Rainshadow Redwoods

I’m not sure what you think of when you think of a redwood forest, but for me, it’s the lush, Pacific Northwest version where Ewoks could plausibly roam between the six foot tall sword ferns. For a change of hiking scenery, we left the lush Endor redwoods of the north and went down to the alien landscape of the central redwood world.

Humboldt Redwoods State Park is redwood forest, but not the redwood forest like the one that lies to the north. For one, it’s warm. And compared to the hide-and-seek the tree behemoths play in the dense northern forests, these redwoods are in plain sight, no guessing as to what might be hiding 3 feet from you, or up in the canopy.  Especially along the Bull Creek terrace, uniformly straight redwoods create a visual wall of wood, sparsely broken by the few understory plants around. While the majority of tallest redwoods are found here, only two of the 20 biggest by volume call this place home. And if you’re keeping track of redwood growth patterns at home, generally speaking, redwoods grow up first, then eventually focus on getting wider both at the base and in the canopy.

No complex canopy here.

Walking the trails, we debated why these redwoods, sheltered from the brutal winds of winter storms, couldn’t be as massive and old as the redwoods to the north. Considering the drier environment, they could be decently old, but just not as wide at the base or in the crown due to smaller growth rings that come with less precipitation.  But there’s also the fact that so many of them are nearly identical in diameter, likely being close to the same age.

I have a theory, but nothing to back it up with besides observations. It seems that something took out all the redwoods along the creek maybe 700 or so years ago. Flood? Fire? Not sure, but the only flood references I could find were from the ’50s and ’60s. On the hillsides, it almost seems as if large fires ate away the larger redwoods, leaving the young burl sprouts that grow after the fire as markers of the massive tree that once stood. Fire and flood perhaps currently keep the largest trees from growing in this area. Considering we didn’t see any Ewoks on our hike, I guess they didn’t like living in this area either. Probably too much fur for how warm it is down there!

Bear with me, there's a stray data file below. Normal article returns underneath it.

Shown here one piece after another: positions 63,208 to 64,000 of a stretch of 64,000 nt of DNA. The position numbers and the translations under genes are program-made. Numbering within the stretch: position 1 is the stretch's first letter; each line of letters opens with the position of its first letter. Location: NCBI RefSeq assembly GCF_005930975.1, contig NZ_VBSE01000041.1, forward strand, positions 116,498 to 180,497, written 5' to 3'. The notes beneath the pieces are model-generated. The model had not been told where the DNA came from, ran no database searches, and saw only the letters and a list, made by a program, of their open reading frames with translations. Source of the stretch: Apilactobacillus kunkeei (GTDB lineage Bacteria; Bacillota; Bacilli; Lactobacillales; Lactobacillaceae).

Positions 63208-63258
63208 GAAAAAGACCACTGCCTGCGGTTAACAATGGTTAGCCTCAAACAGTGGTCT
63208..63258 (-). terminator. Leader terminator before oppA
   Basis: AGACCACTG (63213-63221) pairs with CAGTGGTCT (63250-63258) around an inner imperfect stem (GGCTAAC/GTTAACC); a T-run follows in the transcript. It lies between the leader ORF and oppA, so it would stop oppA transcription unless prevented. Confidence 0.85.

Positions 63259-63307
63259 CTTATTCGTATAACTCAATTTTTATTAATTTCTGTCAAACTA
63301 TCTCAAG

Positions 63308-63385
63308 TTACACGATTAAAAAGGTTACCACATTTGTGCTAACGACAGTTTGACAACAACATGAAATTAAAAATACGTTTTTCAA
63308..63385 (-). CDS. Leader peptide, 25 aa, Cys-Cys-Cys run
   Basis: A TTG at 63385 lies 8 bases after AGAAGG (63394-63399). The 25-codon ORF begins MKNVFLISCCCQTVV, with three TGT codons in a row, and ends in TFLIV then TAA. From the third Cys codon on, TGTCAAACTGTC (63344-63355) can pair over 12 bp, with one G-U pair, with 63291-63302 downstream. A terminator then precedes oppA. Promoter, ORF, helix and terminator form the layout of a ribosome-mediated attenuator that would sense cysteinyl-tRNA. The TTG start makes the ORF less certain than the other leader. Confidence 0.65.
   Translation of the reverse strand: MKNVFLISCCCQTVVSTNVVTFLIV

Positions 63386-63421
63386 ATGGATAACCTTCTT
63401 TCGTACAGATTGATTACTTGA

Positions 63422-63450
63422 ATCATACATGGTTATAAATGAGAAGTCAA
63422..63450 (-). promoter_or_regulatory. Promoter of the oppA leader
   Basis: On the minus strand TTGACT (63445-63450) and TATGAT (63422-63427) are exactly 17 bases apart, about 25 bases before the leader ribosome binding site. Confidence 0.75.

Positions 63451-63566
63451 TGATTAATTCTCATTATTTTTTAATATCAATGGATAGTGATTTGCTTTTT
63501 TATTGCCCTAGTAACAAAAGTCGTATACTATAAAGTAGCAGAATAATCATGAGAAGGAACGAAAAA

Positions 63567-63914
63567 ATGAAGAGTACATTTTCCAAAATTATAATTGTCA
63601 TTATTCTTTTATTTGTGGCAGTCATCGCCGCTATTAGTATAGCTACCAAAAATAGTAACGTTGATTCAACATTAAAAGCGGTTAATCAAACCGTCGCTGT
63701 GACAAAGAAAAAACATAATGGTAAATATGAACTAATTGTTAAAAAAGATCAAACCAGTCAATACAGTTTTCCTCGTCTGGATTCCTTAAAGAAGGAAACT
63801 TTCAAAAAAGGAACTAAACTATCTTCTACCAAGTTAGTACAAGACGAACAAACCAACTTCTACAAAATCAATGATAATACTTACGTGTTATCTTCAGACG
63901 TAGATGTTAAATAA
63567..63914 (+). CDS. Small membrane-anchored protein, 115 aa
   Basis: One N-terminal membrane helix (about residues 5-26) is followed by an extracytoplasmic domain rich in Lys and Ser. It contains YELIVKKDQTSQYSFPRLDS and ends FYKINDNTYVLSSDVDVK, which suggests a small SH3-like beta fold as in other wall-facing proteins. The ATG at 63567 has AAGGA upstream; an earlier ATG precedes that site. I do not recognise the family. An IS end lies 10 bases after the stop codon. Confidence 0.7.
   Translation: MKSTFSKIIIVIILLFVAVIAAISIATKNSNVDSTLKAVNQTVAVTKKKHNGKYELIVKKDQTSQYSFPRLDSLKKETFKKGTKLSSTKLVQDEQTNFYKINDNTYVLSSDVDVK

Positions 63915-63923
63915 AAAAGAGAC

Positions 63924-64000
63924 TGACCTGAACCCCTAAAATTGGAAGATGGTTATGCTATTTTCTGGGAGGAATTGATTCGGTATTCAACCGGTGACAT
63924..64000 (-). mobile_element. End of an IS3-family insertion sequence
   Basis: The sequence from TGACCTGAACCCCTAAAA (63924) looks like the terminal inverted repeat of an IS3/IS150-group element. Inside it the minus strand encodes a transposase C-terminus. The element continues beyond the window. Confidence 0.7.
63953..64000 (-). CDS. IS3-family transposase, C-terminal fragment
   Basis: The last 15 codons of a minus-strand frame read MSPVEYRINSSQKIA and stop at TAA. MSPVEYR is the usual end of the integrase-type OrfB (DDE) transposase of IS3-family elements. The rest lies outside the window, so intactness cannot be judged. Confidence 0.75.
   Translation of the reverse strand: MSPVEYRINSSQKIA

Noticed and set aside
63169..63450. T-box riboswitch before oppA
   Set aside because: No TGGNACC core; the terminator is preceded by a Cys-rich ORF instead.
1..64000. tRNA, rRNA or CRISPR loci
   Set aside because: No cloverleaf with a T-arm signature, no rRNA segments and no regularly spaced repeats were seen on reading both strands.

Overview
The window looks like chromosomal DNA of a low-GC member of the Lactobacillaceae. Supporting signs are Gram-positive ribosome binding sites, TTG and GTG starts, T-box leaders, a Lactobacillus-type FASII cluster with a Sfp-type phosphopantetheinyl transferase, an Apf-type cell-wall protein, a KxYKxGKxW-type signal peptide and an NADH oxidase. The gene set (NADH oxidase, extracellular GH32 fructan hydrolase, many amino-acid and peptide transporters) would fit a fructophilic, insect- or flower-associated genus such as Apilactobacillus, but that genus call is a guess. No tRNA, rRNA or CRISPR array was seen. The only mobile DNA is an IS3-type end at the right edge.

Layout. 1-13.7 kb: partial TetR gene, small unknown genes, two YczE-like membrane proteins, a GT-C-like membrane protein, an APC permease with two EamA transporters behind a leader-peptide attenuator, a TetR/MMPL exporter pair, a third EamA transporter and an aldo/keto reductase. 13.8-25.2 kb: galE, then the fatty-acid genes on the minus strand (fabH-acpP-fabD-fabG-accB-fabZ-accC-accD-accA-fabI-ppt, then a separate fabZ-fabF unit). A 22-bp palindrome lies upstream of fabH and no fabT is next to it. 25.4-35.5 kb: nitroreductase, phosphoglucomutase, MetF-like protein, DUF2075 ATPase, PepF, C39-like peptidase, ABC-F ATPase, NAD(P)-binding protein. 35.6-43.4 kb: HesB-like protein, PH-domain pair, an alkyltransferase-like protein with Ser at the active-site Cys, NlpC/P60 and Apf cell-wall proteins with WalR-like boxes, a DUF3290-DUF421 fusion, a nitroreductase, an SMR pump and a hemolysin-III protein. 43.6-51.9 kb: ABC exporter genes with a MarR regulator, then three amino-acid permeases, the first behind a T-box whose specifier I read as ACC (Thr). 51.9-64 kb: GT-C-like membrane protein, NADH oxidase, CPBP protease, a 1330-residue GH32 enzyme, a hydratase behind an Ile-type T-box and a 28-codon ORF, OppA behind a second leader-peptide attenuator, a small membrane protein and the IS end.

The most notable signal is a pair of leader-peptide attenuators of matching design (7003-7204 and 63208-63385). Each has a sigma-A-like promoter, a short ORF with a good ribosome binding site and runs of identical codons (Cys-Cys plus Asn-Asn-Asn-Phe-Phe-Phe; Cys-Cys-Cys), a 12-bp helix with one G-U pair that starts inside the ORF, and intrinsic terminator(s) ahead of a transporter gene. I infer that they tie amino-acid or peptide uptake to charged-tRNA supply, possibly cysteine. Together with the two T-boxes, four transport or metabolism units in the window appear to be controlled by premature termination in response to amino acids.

Maybe a cathedral ring? If so the parent tree, from which the smaller side trees sprouted, might have been nearly the same size as the current largest redwood. Husband used for scale.

Church Ruins? Yep, We Have Those!

While watching a show about local churches on ETV, they showed shots of ruins. Doing just a tiny bit of research led us to three easily accessible churches, each with a unique personality. Oddly, the stories of all three are very similar.

Biggin Church Ruins

Parrish Church of Saint John’s, these ruins are just outside Moncks Corner. With only two walls standing, and bricks falling out of those, these ruins aren’t the most unique, but the surrounding cemetery adds some interest. As the historic marker says, this church was built in 1712, burned by a forest fire in 1755, by the British Army in 1781, and again by a forest fire in 1886.

Pon Pon Chapel

Though not a church, the Pon Pon Chapel of Ease is found near Round O. The National Register states that the Chapel was established in 1725 and rebuilt in brick in 1754.  Sometime around 1801 the Chapel burnt, was rebuilt between 1819 to 1822, and again was ruined in 1832. Further damage was done in the 1950s due to a hurricane, after which stabilization was required.  The area is heading toward being overgrown and ironically there is a new interpretive sign propped up against the rusting steel gate.

Old Sheldon Church Ruins

This is by far the most impressive of the three ruins. Built sometime in the mid-1700s, it was burnt during the Revolutionary War. It is debated whether it was burnt by Sherman’s troops or just ransacked and later dismantled by nearby homes and plantations that were in desperate need of building materials after Sherman’s march. In contrast to the English bond style of Biggin and the Flemish bond of Pon Pon, these church ruins are in the Greek Revival style.  The grounds are well-kept, with large oaks looming. The graveyard surround the ruins are still used. There is a yearly service and a very large parking lot on the opposite side of the road.

Photo Gallery

If you visit:

Keep in mind that most of the cemeteries are still used or have members of families that still live nearby. Be respectful.

Mosquitoes are rampant.

The road to Pon Pon is not in best of shape. Drive carefully and watch for large trucks.

Leave everything where you found it. Even if there is a brick on the ground, it belongs on the ground where the church has stood for hundreds of years; not in your pocket or collection.

Driving Directions and More Information:

Biggin

Pon Pon Chapel

Sheldon

Stay tuned for the fourth ruin, St Helena!